More complexity over the application of the TUPE service provision change rules has been added to the mix by the EAT in Liddell's Coaches v Cook, a novel case about the exemption for one-off services. 

The case arose out of transport arrangements while a school was being rebuilt.  Liddell's coach company entered into five, year-long, contracts to transport pupils to alternative schools for the 2010/11 school year.  Before the end of that year, the contracts for the 2011/12 school year were retendered and Liddell's won only one contract, three others going to a new provider.  The issue was whether TUPE applied to transfer a Liddell's employee to the new provider.

TUPE does not apply to a service provision change if the client intends that the activities will be carried out "in connection with a single specific event or task of short-term duration".  The Government's 2009 official guidance explains that this exemption applies only to events or tasks that are both one-off and of short-term duration.  The guidance contrasts a contract for the provision of security advice over a period of several years in the run-up to the Olympics (to which it says the exemption would not have applied because the contract was not of short duration) with a contract to provide security staff at the Games themselves (to which the exemption would apply).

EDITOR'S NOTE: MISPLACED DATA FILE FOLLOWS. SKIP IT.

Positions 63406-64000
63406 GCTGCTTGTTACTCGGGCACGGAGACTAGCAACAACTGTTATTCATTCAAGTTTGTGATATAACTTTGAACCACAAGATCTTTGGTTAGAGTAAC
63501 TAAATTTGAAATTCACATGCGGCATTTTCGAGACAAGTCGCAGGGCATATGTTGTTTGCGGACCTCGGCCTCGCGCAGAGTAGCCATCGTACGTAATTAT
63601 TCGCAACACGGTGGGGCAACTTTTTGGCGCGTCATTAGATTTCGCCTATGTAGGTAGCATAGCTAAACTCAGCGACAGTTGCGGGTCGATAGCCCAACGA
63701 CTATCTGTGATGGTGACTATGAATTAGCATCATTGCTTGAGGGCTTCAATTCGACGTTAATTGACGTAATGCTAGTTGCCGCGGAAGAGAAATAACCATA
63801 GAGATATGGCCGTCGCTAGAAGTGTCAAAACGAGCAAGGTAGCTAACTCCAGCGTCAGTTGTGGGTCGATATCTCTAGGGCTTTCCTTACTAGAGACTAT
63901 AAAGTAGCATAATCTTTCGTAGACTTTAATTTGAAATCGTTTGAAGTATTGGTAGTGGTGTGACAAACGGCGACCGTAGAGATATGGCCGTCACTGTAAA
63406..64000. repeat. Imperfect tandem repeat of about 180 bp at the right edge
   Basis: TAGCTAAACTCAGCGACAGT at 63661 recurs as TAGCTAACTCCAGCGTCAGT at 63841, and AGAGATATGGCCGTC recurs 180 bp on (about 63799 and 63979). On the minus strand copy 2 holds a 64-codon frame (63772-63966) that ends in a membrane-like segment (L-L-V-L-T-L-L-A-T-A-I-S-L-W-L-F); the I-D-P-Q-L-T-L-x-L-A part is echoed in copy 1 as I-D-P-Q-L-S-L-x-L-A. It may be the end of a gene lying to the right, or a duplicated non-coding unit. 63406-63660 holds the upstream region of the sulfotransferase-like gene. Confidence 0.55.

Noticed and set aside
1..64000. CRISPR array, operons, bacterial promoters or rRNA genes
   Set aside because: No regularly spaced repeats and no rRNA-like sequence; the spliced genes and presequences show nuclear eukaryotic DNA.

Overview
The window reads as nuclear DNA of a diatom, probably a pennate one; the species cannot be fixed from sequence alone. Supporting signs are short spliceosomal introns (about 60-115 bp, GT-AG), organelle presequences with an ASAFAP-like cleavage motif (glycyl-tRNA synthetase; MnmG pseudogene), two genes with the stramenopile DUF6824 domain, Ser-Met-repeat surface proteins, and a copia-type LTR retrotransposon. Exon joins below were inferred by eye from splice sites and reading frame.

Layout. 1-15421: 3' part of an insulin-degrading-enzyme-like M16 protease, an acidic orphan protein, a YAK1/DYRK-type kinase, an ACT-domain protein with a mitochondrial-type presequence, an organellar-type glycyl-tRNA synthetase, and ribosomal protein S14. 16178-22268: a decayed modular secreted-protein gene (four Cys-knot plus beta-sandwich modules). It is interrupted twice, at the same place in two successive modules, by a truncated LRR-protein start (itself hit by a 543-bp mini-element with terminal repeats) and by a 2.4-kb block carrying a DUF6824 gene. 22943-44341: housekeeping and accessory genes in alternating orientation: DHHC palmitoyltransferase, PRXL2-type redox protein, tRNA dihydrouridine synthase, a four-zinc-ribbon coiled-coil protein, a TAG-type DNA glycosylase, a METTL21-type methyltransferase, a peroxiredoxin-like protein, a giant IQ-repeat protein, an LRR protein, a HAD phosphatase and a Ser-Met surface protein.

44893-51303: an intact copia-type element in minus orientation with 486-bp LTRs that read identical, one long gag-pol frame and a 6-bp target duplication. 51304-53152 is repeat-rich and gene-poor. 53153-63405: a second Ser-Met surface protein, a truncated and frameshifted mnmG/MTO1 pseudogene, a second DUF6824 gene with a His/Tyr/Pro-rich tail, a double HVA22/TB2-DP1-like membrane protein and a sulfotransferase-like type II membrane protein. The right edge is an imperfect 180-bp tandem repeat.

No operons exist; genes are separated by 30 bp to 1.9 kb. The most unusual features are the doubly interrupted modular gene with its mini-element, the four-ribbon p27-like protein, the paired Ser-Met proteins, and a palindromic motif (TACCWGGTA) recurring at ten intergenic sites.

The EAT in Liddell's Coaches v Cook upheld the tribunal's decision that the contract to provide transport came within the exemption and there was no TUPE transfer.  The EAT disagreed with the distinction made in the Government guidance; its view was that the term "single specific event" stands alone.  In this case the activities were carried out by the incoming contractor in relation to the rebuilding works, which the tribunal found to be "a single specific event".  And, in any event, the task to be carried out by the new provider was of "short term duration", since it was for a period of just one year (as opposed to the three to five years of a typical school transport contract).